I maintain a dataset of US court opinions that reference emojis and emoticons. I have compiled the dataset using keyword alerts in Westlaw and Lexis, supplemented by a few opinions I’ve found other ways. The latest version enumerates a total of 586 opinions through the end of 2021. Most case references are merely that–the court simply notes the presence of a symbol as part of reciting evidence in the case. Courts rarely display the symbols in their opinions; it happened in less than 10% of the 2021 opinions I indexed.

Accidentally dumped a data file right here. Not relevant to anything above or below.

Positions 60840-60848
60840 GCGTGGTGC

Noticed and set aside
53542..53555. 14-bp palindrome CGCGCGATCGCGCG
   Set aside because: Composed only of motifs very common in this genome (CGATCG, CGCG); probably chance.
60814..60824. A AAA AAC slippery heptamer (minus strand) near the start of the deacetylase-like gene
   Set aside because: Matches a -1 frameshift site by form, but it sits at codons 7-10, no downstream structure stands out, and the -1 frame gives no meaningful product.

The chart below depicts the number of cases by year, further divided by references to emoticons or emojis [FN]. As you can see, court references to emojis and emoticons continue to grow at an exponential rate. I found 166 cases in 2021 (so far), a 23% increase over 2020.
[Footnote: courts sometimes clearly mislabel the symbol. Furthermore, where an opinion references both emojis and emoticons, I counted those only in the emoji category. There are many other caveats to the emoji/emoticon breakdown and the dataset generally–ask me if you want more details. The bottom line is to treat the dataset as a directional indicator, not as a quantitatively precise report.]